Also, did you ever get in touch with the Petersons in Merida? I'm still trying to figure out if I should pack my coats with me since I am using every inch of my suitcase space with all of the new stuff I got at the MTC. 

This week, I think I learned most about faith than anything else. I realized having faith in the atonement does not just mean we'll be forgiven and cleansed of our sins if we repent. It also means Christ will improve our WEAKNESSES- which are not sins. So when I tell myself, "Oh, I won't be good at talking to people, or connecting with people, or being an instrument of the spirit" that's really denying the gift of the Atonement. Christ is there to make us not only clean people, but cooler people (or people who are coming closer to what He intended them to be). And when I trust completely that he is able to do that and then work on what he tells me to work on, WOW! I actually get better at stuff! Way better than I would have been able to with just my Lia-self-improving abilities. Christ knows how to make us cooler a lot better than we know how to make ourselves cooler. Qué cosa maravillosa. 

Oh! I bought a camera card reader that actually works on these computers.

I love you all! Go read scriptures.
Hermana Ludlam
The picture is most of my district on our p-day trip to Brigham's Landing. We went to Great Harvest Bread and then Jamba Juice with Elder Wilson's gift card (guess who got pumpkin. :))

Saturday, November 2, 2013

Hola from the West MTC! New Address!

Sisters in the Zone, Lia and Hermana G on left
They told us we'd be living in Raintree, but we're actually in Wyview. I'm living one stairwell over from my old apartment. It is SO nice here-- it's more like a little missionary Utopia than a campus. It's amazing how they converted bedrooms and kitchens and living rooms into a missionary training center.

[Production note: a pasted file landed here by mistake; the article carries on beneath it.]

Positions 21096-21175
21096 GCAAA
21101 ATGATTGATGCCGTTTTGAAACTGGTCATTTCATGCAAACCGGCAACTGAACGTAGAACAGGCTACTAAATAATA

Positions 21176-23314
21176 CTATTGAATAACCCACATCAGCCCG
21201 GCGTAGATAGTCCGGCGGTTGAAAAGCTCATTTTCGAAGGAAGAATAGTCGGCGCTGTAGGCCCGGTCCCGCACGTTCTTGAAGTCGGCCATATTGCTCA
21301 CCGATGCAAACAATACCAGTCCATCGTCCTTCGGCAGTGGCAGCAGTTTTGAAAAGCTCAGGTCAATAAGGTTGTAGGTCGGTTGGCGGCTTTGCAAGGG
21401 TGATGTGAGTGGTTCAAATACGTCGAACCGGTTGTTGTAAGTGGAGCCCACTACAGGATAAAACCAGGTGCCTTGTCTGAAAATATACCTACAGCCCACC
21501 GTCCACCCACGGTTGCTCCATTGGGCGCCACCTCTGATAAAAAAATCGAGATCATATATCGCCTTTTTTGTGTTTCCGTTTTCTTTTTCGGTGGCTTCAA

There are all these cute little pathways and streams and bridges in the Raintree apartments and they look super homey from the outside (although they're falling apart on the inside. :)) The first night in Wyview though, we didn't sleep at all because we practically froze to death, and then we realized that even though we thought the heat was turned on the lever to 'heat' wasn't pushed over all the way.

I live next to Morgan! (her beautiful cousin, going to a different mission in Mexico) I see her all the time! It's fantastic! I also saw two of Grant's friends in the cafeteria. Kevin and the other guy we talked to on Skype. The food here is real food because the chefs are actually culinary students. I like the cafeteria-- it's actually an enormous portable but it feels kind of like a diner. The West campus really is better. "We've found the place which God for us prepared, far away, in the the west."

My address is: 
Hermana Lia Ludlam
2023 N 900 E Unit 892
Provo UT 84602

Thank you for writing to me, fambly (Jenna, where art thou?). I'm putting the last of your letters in the mail today.  And thank you also to the other beautiful people who have written me! Every day becomes the best day ever when I realize "Gasp! We get to check the mail!" I wish I could write back faster but we are only allowed to work on letters of p-day so I do appreciate everything you write, even if I can't respond right away.

Guess where I'm going on Monday... to the Mexican consulate to get my VISA!! It's only the one in Salt Lake but I'm so excited to be on the outside. Actually, west campus missionaries are allowed to go to Brigham's Landing on p-day and today it was GORGEOUS and we walked to go to Burgers Supreme and Jamba Juice. It's weird to realize that the public sees me as a missionary. They give us discounts and the normal people call us 'elder' and 'sister'.

Being in the MTC is a lot more independent than I thought it would be. You have three or four hours a day to sit in your classroom with your district and NOT your teacher and direct your own study. It's definitely not enough time-- I've realized Preach my Gospel should probably be canon. It has the answers to everything. If anyone is planning to serve a mission, just memorize it. I'm so surprised that I haven't burned out yet-- I can definitely tell I was blessed with spiritual and studying stamina. Thanks for your blessing Dad. :)

I LOVED hearing about the baptism. I was walking to class yesterday and I realized "Oh my goodness, Agee is BAPTIZED!!!" It sounds like quite the party weekend.